In the USA, the movie was launched in a limited release on a double-bill with The Last Starfighter (1984) on 13th July 1984. About a month later, on 10th August 1984, Cloak & Dagger (1984) then re-opened separately for its own season.

Stars: Wilford Brimley(Rest in Peace), Warwick Davis, Aubree Miller

Marauders raid the Ewok village and steal a power supply they believe to be magical. Wicket helps Cindel escape the evil witch Charal, and they befriend a hermit who may help them save the village.
Charal is a Nightsister. The Nightsisters are a sect of Sith witches from the mysterious planet Dathomir that were sensitive to the dark side of the force, which they had dealings with Count Dooku. The Nightsisters appeared in the 3rd season of "Star Wars: The Clone Wars".
According to an interview with Warwick Davis, a second sequel known only by the working title "Ewoks III" was in the planning stages not too long after Ewoks: The Battle for Endor. The film however never got made.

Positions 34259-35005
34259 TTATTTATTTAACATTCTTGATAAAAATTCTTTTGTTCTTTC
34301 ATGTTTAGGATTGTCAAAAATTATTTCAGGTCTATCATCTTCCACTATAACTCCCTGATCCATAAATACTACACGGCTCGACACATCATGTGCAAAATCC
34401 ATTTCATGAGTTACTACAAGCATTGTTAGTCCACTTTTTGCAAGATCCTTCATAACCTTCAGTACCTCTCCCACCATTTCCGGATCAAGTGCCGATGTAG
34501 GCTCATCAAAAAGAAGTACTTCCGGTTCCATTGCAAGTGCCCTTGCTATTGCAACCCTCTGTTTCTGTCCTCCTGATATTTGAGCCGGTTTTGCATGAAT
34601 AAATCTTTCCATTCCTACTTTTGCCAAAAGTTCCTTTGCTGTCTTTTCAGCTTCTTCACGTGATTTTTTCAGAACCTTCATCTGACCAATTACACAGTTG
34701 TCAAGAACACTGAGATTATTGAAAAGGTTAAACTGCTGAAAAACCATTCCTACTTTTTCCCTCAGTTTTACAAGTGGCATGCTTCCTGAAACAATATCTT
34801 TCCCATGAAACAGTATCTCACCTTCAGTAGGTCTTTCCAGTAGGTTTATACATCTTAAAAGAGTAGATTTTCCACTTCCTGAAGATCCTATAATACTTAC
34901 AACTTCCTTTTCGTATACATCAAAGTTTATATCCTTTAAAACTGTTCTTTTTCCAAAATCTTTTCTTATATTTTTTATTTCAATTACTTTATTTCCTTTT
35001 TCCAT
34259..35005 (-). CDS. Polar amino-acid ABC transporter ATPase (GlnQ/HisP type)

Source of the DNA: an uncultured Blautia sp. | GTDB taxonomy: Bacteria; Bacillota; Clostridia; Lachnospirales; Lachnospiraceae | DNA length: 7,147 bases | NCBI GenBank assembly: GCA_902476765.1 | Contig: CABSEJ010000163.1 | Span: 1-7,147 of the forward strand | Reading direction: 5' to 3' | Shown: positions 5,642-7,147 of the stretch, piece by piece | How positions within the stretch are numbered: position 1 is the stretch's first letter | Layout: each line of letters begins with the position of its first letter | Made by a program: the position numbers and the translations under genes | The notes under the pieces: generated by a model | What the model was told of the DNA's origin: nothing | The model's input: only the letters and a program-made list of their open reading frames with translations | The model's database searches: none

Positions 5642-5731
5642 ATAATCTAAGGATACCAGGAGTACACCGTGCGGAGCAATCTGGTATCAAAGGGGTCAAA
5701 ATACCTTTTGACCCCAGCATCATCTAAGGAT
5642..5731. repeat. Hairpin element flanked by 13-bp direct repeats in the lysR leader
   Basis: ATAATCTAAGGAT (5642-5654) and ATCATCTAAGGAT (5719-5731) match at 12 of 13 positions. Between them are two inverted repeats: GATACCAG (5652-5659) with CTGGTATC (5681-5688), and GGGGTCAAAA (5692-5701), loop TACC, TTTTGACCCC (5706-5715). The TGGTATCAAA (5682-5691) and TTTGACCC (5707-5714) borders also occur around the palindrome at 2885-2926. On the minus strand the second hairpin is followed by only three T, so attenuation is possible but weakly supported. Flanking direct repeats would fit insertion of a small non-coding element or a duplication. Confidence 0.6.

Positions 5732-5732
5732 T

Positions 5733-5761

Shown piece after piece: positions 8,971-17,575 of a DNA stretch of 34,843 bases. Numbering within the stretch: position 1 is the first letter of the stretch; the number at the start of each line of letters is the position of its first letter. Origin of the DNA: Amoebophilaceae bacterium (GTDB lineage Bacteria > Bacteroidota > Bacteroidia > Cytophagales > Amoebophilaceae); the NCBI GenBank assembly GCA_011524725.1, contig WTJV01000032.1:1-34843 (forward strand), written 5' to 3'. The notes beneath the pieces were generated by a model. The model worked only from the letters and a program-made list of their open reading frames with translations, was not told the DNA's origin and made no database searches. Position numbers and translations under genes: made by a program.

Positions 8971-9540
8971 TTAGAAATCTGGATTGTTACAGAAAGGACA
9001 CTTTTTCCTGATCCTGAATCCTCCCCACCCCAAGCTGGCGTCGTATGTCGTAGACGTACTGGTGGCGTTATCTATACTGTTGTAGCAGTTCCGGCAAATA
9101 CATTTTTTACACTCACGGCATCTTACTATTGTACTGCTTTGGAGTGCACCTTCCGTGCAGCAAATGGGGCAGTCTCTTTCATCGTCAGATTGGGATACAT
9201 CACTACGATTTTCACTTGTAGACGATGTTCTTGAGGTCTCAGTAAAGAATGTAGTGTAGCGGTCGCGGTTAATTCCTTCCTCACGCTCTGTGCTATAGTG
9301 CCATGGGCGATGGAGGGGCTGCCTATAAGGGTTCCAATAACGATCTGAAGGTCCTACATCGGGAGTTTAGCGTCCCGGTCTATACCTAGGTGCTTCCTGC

Because Wilford Brimley did not get along with directors Jim Wheat and Ken Wheat, his scenes were directed by production designer Joe Johnston.
Though made for TV, actually got a short theatrical run in Germany.
If the film is considered canon, it's possible and most likely that it took place after Star Wars: Episode VI - Return of the Jedi (1983). When Luke Skywalker, Han Solo, Princess Leia and the Rebel Alliance encountered the Ewoks, Wicket does not speak English. In this film, Wicket speaks English after being taught by Cindel. If the film took place before 'Return of the Jedi', Wicket would be speaking English when he encountered Princess Leia.
The 2001 book "The Wildlife of Star Wars: A Field Guide" by Terryl Whitlatch reveals that the winged creature that attacks Wicket in the cave is called a 'Condor Dragon'.
The character of Noa foreshadowed a science fiction film that would be written by screenwriters Ken and Jim Wheat about a man stranded on a desert planet, when he is shipwrecked. That film became 2000's "Pitch Black".